On This Date In Twin Cities History - March 11, 1971
On this date in 1971, Butler Square in Minneapolis’ Warehouse District is placed on the National Register of Historic Places.
Built between 1906-1908, the building was originally known as the Butler Brothers Warehouse. The 500,000 square foot warehouse and office building was designed by Harry W. Jones in the Gothic Revival style. The interior of the building was constructed of heavy timber post and beams intended to provide the load support required of a warehouse. The exterior facade is covered in wine-colored brick and features narrow columns of vertically arranged windows.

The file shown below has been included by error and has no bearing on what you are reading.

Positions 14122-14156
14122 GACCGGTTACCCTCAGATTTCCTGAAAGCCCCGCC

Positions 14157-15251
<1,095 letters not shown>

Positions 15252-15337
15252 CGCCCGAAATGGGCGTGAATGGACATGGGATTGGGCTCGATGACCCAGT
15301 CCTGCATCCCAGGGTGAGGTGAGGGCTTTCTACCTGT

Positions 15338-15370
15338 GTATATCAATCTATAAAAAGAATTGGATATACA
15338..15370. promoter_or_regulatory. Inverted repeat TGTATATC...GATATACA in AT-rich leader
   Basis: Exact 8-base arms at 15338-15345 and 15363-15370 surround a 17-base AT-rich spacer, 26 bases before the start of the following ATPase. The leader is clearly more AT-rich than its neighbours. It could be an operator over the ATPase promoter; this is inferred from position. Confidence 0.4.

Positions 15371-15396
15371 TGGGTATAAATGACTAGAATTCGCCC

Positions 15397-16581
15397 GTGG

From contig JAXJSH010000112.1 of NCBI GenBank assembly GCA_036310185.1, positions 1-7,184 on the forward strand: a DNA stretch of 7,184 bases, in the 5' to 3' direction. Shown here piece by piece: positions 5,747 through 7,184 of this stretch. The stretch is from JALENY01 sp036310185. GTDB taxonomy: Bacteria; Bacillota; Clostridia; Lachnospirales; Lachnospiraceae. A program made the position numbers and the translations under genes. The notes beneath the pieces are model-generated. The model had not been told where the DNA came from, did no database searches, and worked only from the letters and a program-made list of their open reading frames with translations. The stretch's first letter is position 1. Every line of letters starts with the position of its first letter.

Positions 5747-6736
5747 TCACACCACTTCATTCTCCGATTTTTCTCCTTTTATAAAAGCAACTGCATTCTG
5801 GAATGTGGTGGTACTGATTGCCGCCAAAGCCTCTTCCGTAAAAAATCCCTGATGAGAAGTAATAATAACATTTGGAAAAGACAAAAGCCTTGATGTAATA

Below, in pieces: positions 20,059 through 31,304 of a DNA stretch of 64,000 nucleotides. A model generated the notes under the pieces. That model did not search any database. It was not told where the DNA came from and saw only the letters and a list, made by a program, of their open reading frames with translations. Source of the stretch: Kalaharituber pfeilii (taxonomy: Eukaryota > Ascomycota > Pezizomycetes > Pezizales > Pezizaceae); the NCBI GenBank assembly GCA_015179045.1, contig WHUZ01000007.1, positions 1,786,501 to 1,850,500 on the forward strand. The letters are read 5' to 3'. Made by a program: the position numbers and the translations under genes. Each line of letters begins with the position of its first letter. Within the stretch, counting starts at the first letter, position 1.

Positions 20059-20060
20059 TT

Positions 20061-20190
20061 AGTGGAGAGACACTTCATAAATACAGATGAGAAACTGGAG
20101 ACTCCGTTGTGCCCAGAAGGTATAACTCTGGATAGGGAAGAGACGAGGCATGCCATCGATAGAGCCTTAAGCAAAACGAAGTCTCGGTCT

Butler Brothers was a Boston based wholesaler and mail order business that later established the Ben Franklin variety store chain in 1927. The building served as a distribution center and showroom for the company.
Over time, the congested, urban location and multi-story design rendered the building obsolete as a distribution center. In the 1950’s, the Ben Franklin chain used the building for storage and by the 1960’s the building was vacant.
In 1971, the building was sold to Washington D.C. based developer Charles Coyer. The building was officially renamed Butler Square the following years. Between 1973 and 1974 the east half of the building underwent a multi-phase renovation, transforming it into an office-retail complex. The centerpiece of the renovation was the addition of the center atrium surrounded by glass-walled offices. The renovation of the west half of the building followed in 1980.
The Butler Square project in the 1970’s is considered, by many, to be a catalyst that spurred much of the renovation in the warehouse district that followed.